Effects of NS-123 on embryonic development and survival. The radiosensitizing effects of NS-123 on human cancer cells, but not normal cells, prompted us to examine the potential of NS-123 in vivo. Zebrafish (Danio rerio) embryos provide a unique vertebrate model that is ideal for the screening of therapeutic agents because of their close genetic and physiologic homology to upper level vertebrates, such as mammals, their rapid embryonic development, optical clarity, and suitability for investigations regarding the effects of radiation and radiosensitizers (16, 18). These features allow the efficient screening of novel drugs and observation of effects on specific organs without the need for euthanization and necroscopy. The Zebrafish embryos were pretreated for 8 h with 5 μmol/L NS-123 before 6 Gy of radiation. As shown in Fig. 3B and C, NS-123 did not appreciably impede normal embryonic development or viability. In contrast, staurosporine, a potent radiosensitizer but with effects too general to be used clinically, greatly diminished the viability and development of the Zebrafish embryos.
NS-123 radiosensitizes U251 cells transplanted into Zebrafish embryos. Human cancer cells can be transplanted into Zebrafish embryos through microinjection (19–21). These human cancer cells will then proliferate, nourished by the nutrients circulating through the embryos. We transplanted U251 cells expressing RFP to be distinguished from the background tissues of the embryos (Fig. 4A,, left). The transparency and ex utero development of the Zebrafish embryos facilitate the tracking and counting in real time of the transplanted human cells, again without the need for euthanization and necroscopy (Fig. 4A,, middle and right). The U251 cells were transplanted into the embryonic yolk sac of 4.5 hpf embryos, treated with NS-123, and irradiated at 24 hpf. The embryos were subsequently examined for fluorescence on sequential days after irradiation. As shown in Fig. 4B, treatment of the embryos with NS-123 alone did not have any significant effect on the size of the U251 xenografts at 3 or 5 dpf. The U251 cells irradiated in the absence of NS-123 showed some regression at 3 and 5 dpf, whereas markedly fewer cells irradiated in the presence of NS-123 are survived at 5 dpf. Quantitation of these results using 10 embryos/condition/experiment and assessing the relative fluorescence showed a faster decrease in luminescence compared with the irradiated-only control, indicating the more rapid extinction of fluorescence in the embryo irradiated in the presence of NS-123 (Fig. 4C). These data show the radiosensitizing potential of NS-123 in vivo.
NS-123 is well tolerated in nu/nu (nude) mice. The Zebrafish results suggest that NS-123 has low toxicity in higher order vertebrates. To test this hypothesis, we gave 50 mg/kg (i.p.) to nude mice for 3 consecutive days. Clinical signs of drug toxicity and lethality were not observed over the following 30 days. As seen in Fig. 5A, all mice gained weight. Furthermore, both gross and histopathologic examination did not reveal any evidence suggestive of NS-123–associated toxicity. With these results, we considered 50 mg/kg NS-123 × 3 days to be an acceptable treatment regimen for further investigation to test the radiosensitization of NS-123 in mice.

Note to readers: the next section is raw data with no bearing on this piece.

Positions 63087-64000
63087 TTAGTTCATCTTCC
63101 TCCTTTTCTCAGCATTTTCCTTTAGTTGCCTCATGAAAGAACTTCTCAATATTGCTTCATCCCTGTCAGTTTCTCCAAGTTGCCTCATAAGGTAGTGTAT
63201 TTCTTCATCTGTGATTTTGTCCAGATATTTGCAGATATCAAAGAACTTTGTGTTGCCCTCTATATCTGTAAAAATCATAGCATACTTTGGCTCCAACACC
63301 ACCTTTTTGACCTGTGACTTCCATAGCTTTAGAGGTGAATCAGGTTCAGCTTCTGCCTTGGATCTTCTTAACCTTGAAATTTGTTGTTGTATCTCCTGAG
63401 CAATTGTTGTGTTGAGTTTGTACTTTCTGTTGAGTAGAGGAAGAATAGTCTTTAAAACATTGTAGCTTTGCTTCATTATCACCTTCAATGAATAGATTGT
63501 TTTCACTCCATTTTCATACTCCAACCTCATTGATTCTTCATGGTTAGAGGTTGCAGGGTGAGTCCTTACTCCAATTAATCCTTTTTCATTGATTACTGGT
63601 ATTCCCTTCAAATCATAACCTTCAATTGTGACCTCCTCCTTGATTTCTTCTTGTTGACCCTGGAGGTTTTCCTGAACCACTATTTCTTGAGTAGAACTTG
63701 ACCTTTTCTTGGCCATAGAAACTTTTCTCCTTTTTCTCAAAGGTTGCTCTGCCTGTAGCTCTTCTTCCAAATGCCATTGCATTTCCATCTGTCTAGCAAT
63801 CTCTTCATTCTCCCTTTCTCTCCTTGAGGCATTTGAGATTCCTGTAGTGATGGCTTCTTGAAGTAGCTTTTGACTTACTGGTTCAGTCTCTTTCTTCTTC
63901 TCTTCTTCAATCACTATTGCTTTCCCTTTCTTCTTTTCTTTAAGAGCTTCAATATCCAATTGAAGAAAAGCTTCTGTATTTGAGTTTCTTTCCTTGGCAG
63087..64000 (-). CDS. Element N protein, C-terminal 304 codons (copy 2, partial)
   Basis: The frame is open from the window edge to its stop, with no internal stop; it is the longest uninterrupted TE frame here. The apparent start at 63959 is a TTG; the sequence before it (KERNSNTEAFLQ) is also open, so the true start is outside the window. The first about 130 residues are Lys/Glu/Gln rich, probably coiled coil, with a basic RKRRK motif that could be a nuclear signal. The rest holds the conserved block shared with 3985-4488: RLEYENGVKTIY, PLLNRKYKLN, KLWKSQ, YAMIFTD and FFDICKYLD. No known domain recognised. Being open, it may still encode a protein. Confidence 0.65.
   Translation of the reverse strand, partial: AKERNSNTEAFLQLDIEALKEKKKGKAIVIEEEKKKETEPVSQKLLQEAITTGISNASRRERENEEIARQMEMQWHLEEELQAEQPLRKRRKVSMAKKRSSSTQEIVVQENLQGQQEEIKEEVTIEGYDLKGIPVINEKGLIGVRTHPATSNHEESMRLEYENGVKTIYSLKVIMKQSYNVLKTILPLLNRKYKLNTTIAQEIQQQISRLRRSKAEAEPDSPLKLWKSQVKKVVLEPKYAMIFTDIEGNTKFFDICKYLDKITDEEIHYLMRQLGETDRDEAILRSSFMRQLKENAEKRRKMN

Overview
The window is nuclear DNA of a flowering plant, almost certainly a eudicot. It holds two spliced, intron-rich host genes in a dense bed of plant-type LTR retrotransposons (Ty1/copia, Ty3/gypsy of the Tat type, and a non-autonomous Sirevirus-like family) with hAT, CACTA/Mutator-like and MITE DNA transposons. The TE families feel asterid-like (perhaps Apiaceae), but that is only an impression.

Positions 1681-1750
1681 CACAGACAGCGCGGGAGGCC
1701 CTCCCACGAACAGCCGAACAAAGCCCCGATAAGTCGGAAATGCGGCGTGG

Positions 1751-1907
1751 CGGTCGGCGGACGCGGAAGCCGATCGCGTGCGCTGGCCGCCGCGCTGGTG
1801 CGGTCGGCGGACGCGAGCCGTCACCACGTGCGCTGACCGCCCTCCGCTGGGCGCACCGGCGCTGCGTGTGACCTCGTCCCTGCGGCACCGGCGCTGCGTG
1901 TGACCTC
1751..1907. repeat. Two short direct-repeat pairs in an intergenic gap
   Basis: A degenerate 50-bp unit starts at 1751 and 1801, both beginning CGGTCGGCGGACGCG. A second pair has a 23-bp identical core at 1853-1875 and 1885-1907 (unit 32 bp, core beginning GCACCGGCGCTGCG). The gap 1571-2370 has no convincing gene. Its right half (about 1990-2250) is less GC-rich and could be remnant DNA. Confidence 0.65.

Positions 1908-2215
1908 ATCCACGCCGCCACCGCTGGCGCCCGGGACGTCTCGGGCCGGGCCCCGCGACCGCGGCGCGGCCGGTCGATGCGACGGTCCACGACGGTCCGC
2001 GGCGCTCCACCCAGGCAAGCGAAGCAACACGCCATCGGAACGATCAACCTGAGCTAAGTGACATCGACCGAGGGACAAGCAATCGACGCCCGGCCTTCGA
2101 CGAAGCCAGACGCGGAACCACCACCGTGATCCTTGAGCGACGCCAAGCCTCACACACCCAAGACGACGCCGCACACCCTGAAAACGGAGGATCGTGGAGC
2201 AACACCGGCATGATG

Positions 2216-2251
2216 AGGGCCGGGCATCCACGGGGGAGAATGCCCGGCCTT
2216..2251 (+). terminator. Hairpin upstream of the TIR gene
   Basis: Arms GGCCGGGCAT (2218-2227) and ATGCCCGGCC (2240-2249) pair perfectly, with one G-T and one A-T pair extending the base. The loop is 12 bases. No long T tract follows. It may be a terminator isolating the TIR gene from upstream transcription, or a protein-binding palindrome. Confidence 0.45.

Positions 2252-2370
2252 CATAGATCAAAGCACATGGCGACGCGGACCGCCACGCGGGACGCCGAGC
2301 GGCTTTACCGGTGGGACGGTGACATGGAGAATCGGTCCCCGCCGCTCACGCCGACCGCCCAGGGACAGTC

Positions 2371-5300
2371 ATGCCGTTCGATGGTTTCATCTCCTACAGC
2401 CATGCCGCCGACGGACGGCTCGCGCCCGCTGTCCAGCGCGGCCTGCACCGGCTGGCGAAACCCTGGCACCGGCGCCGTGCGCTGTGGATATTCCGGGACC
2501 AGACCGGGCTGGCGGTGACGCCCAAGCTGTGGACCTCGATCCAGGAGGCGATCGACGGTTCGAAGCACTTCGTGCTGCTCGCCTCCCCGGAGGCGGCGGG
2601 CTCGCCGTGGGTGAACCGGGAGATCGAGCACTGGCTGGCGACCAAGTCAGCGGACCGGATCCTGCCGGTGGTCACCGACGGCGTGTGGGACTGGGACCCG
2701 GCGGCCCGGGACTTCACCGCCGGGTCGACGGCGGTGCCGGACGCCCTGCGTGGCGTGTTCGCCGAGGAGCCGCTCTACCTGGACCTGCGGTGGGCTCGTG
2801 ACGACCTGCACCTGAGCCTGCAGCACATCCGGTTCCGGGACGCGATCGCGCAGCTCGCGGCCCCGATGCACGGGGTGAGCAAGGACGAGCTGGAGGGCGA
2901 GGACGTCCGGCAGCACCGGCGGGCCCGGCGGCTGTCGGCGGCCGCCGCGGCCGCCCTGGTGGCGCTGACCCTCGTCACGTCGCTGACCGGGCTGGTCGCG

NS-123 induces in vivo radiosensitization of U251 tumors implanted in nu/nu (nude) mice. To investigate in a more sophisticated model the radiosensitization observed by NS-123 in Zebrafish, we did a growth delay assay of U251 tumors xenografts in nu/nu nude mice. Mice were treated for 3 consecutive days with either NS-123 or DMSO (i.p.) and received either 5 Gy IR or Sham IR 4 h after the second injection. As seen in Fig. 5B, the mean time to reach RTV = 10 was 10 days in the DMSO group, 12 days in the NS-123 group, 14 days in the DMSO+IR group, and 20 days in the NS-123 + IR group, which translates in an in vivo radiosensitizer enhancement ratio for NS-123 of 2.0. The results show that NS-123 can significantly increase the IR-induced tumor growth delay without significant toxicity in vivo. Furthermore, they provide additional support for the use of the novel Zebrafish xenograft model as a faster and more economical screening tool for potential in vivo radiosensitizing activity of lead compounds.
NS-123 inhibits dsDNA break repair and prolongs dsDNA damage-dependent signaling after radiation. As a first step in understanding the mechanism of the radiosensitizing activity of NS-123, we measured the processing of DSBs in U251 cells treated with 30 μmol/L NS-123 or DMSO (control) using an adaptation of PFGE. We found that when plated at high density (required to obtain amount of sufficient protein), a 4-h 30 μmol/L dose of NS-123 induced comparable radiosensitization as a 12-h 5 μmol/L dose of preincubation on low density–plated cells (data not shown). Therefore, we used a 4-h 30 μmol/L NS-123 treatment for experiments analyzing the effects of NS-123 on DSB repair and immunoblotting (see below) which require a significant quantity of cells. As shown in Fig. 6A, the initial number of dsDNA breaks was not affected by NS-123 (NS-123–treated, 88.5 ± 5.3 DSBs/Gbp; DMSO-treated, 84.8 ± 3.8 DSBs/Gbp). However, the processing of DSBs in NS-123–treated U251 cells was significantly compromised. The NS-123–treated U251 cells showed not only slower repair kinetics but also incomplete repair of DSBs even after 24 h. Specifically, the DMSO-treated cells show almost complete repair of DSBs at 24 h (∼9% of their initial damage), whereas the NS-123–treated U251 cells show ∼25% residual damage compared with their initial levels.